16. The City of Lost Children (Jean-Pierre Jeunet and Marc Caro, 1995)
Jeunet and Caro went on to create a curious little steampunk city to put in front of the camera and entertain the spectator with slapstick characters and uncanny close-ups that add to the grotesque visual elements of the film’s fantasy. But more than that, this production – written by Gilles Adrien and Jeunet himself – carries quite an interesting plot.
In this fictional city, located in the middle of the ocean, an insane and bitter scientist named Krank can never dream, and lives among a troupe of monstrous characters created to make company to him and aid in his search. His search, by the way, consists of kidnapping children so that he can have their dreams.
The problem is that the dreams he steals from them are mostly nightmares, and his relationship with the rest of his “family” is as problematic as the dilemmas with their identities and their notions of self-importance; therefore, it is only natural that his ill-tempered personality would scare the children and darken their sleep.
Jeunet and Caro make once more an ingenious partnership to film this creative enterprise. La Cité des Enfants Perdus, with its eye-appealing costumes, set design and colour palette, also impresses with a tidy narrative and an interesting approach to issues of innocence and self-righteousness, all of them portrayed in the light style of child fantasy.
15. The Matrix (The Wachowskis, 1999)
The cyberpunk imaginary that the Wachowskis brought to the silver screen suggested that humanity lived an illusion, deep into its consciousness to realise the nuances that differed it from the true, wrecked reality. The film shows a post-apocalyptic planet where high-AI machines have overwhelmed society and brought cities and nations to utter devastation.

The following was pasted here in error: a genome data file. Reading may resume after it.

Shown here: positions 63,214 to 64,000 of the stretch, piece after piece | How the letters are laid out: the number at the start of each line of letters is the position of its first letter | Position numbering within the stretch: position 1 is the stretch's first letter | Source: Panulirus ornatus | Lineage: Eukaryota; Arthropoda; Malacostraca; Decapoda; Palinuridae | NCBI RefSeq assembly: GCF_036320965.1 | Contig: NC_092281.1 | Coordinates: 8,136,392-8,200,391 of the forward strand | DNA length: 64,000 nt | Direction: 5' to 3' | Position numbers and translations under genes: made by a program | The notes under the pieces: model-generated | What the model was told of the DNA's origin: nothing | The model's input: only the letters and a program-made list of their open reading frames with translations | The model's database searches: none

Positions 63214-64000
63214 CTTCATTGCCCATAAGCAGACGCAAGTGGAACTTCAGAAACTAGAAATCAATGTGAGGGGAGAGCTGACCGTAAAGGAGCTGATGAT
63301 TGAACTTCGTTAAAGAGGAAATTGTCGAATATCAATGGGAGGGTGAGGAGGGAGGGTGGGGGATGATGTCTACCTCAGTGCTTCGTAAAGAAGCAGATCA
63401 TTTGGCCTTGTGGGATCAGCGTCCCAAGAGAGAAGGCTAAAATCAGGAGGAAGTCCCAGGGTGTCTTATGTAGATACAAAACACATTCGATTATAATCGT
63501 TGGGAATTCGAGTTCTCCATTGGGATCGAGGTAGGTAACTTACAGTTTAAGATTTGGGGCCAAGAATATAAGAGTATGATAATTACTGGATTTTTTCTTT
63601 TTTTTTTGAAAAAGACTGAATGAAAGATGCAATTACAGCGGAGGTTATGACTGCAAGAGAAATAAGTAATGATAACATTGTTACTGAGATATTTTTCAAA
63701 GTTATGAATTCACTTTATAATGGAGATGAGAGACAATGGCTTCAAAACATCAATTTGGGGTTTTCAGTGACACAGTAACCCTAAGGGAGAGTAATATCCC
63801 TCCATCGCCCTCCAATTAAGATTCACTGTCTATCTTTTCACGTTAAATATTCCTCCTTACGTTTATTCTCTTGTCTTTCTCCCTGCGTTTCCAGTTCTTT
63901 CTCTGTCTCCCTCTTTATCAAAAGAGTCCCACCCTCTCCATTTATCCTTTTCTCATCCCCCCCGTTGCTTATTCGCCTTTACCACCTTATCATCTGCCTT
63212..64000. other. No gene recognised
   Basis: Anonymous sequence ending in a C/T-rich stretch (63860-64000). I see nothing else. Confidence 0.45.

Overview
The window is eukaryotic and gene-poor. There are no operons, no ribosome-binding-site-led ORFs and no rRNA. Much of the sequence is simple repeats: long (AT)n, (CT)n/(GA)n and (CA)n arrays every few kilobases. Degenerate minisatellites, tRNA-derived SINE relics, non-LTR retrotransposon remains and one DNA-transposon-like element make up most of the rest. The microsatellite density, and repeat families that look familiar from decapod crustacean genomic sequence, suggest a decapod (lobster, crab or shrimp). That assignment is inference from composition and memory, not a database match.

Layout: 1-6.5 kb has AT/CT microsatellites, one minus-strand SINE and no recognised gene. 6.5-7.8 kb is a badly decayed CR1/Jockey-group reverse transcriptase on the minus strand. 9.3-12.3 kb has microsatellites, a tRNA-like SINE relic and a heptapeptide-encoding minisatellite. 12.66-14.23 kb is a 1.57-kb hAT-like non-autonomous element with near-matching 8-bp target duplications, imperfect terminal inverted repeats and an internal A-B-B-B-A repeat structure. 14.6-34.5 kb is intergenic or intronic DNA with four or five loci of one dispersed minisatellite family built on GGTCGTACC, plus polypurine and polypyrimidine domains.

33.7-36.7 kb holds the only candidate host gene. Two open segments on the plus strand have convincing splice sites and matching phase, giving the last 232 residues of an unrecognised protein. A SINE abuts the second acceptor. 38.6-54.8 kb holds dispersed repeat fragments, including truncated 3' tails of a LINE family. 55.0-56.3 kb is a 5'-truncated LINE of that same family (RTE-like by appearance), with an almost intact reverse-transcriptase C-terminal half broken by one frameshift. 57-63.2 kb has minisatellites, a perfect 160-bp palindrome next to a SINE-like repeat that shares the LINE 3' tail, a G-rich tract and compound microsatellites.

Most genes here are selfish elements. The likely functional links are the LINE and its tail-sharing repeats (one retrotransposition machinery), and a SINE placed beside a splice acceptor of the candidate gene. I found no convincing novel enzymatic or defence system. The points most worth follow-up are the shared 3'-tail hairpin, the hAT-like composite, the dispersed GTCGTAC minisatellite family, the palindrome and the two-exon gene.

Meanwhile, the protagonist Thomas Anderson is a displaced man who carries out a regular job and a shady side-activity as a hacker. Thomas sees the world differently, as a veil of uncanny elements of “reality” tearing apart. As with many individuals with such a perspective who usually fall into the category of insanity, Anderson is a recluse, and never seems to blend in anywhere.
One day, a mysterious message reaches his computer. The message turns out to be from an unknown stalker who identifies himself as Morpheus. As with the Greek mythological figure, Morpheus knows well how dreams work, particularly how the dream called life does; the Matrix itself.
He warns Anderson about the illusion that his supposedly real life actually is, and the rest of the storyline is an unfolding of the film’s universe as a meta-materiality of sorts, with a horrible layer of destruction underneath to shake up Anderson’s existential conceptions.
The elements of science fiction in The Matrix caught the cinema world’s attention back in 1999. The sequels did not fare quite well, but the first instalment is still very much alive in sci-fi lovers’ minds. To imagine our lives as mere dormant states of consciousness in which our minds are trapped, while our bodies lie elsewhere, serving as fuel for the sentient functioning of dominant machines, is indeed a singular, if horrifying, scenario to fathom.